Haas F1 team principal Guenther Steiner couldn’t resist taking a dig at Racing Point during the first day of winter testing. Racing point tuned up to winter testing in a car that was very familiar to F1 fans. The Silverstone outfit has heavily borrowed from Mercedes for their 2020 car, something which Steiner couldn’t resist taking a jab at.
Haas F1 and Racing Point involved in a war of words
In 2018, Racing Point accused Haas of ‘copying’ Ferrari’s car design and questioned the American team’s relationship with Ferrari.
Racing Point CEO Otmar Szafnauer said :
“All the Aerodynamic surfaces have to be your own, if they’re not, I don’t know how you can unless you start investigating”
“Is it yours or somebody else’s[idea]? That’s the real question. And I don’t know the answer to that.”
Szafnauer questioned Haas’ sudden gain in knowledge while being a relatively inexperienced team in F1.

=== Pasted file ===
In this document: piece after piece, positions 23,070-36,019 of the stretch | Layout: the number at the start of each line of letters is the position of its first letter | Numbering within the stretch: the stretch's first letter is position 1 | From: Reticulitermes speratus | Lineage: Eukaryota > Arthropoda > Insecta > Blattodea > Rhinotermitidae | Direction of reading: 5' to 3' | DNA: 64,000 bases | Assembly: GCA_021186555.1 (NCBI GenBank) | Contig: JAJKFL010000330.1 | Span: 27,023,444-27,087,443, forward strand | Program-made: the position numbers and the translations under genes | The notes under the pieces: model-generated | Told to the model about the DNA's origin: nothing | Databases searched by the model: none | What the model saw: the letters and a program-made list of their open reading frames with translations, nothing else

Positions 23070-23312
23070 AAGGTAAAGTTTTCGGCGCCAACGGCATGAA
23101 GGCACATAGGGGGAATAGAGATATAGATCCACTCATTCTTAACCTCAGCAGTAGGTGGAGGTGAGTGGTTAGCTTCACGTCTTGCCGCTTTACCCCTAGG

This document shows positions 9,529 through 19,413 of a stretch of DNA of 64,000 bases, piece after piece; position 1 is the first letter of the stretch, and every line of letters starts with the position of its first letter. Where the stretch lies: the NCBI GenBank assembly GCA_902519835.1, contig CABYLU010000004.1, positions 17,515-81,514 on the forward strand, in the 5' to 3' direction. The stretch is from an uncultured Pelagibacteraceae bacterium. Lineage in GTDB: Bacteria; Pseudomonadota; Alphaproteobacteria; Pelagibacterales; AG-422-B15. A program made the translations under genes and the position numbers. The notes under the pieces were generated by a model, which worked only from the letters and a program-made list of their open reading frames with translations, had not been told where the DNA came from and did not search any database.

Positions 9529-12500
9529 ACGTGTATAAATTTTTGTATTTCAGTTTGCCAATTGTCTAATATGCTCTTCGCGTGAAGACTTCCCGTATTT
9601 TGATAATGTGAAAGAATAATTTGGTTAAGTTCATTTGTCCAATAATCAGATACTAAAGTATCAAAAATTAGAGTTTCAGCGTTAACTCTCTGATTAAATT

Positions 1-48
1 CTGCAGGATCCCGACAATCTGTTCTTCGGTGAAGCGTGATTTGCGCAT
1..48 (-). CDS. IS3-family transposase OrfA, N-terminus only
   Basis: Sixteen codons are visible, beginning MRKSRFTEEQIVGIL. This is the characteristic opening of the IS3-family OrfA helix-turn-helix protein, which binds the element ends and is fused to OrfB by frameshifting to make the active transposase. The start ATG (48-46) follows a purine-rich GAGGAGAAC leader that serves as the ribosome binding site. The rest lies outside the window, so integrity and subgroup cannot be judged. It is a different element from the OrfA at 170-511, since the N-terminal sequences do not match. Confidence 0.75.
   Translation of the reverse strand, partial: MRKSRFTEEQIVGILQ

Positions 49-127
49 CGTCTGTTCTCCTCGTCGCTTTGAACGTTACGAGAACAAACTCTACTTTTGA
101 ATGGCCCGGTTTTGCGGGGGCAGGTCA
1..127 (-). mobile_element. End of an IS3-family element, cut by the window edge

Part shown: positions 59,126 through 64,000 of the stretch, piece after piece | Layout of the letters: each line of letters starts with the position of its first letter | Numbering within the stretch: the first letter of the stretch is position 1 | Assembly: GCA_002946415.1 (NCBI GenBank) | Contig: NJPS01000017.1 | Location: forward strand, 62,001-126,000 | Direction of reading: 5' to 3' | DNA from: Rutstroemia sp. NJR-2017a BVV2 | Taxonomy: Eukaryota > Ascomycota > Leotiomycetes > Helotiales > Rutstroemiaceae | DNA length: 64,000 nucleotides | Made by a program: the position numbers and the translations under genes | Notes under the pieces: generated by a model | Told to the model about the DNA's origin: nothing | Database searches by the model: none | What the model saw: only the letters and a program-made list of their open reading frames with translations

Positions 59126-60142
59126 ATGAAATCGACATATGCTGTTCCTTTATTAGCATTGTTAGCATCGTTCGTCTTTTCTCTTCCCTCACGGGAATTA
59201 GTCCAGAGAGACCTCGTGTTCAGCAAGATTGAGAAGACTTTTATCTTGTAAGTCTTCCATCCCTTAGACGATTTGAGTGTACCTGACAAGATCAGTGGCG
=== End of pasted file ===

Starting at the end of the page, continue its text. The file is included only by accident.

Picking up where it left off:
Ironical, considering Racing Point have pretty much replicated the W10 in 2020. The W10 was Mercedes’ championship-winning car from 2019 and was highly competitive. The RP20 bears a strong resemblance to the W10 nose and aero package.
Guenther Steiner isn’t one to forget and was quick to remind Racing Point about their antics.
“Sometimes you have to think before you talk, I will say that one, because maybe one day it’s your turn and then you cannot go against [it],
“As we all know, they complained quite heavily a few years ago, so now it is going full circle.
“It is up to them. I don’t really care,” said Steiner.
It isn’t uncommon for customer teams to adopt technical design elements and aero innovations from engine suppliers.
However, Steiner justified teams borrowing concepts from the top 3.
“I would put it like this: they use a lot of Mercedes parts on their car, so why why would they go and copy a Red Bull?” he said.
“It’s the same with us. We buy a lot of parts from Ferrari.”
Despite all the criticism, Racing Point had a very positive first day of testing. The Silverstone based outfit finished the day in third place, only a few tenths off pacesetters Mercedes.
Come Melbourne, it will be clear if Racing Point’s gamble has paid off or turned into an absolute disaster.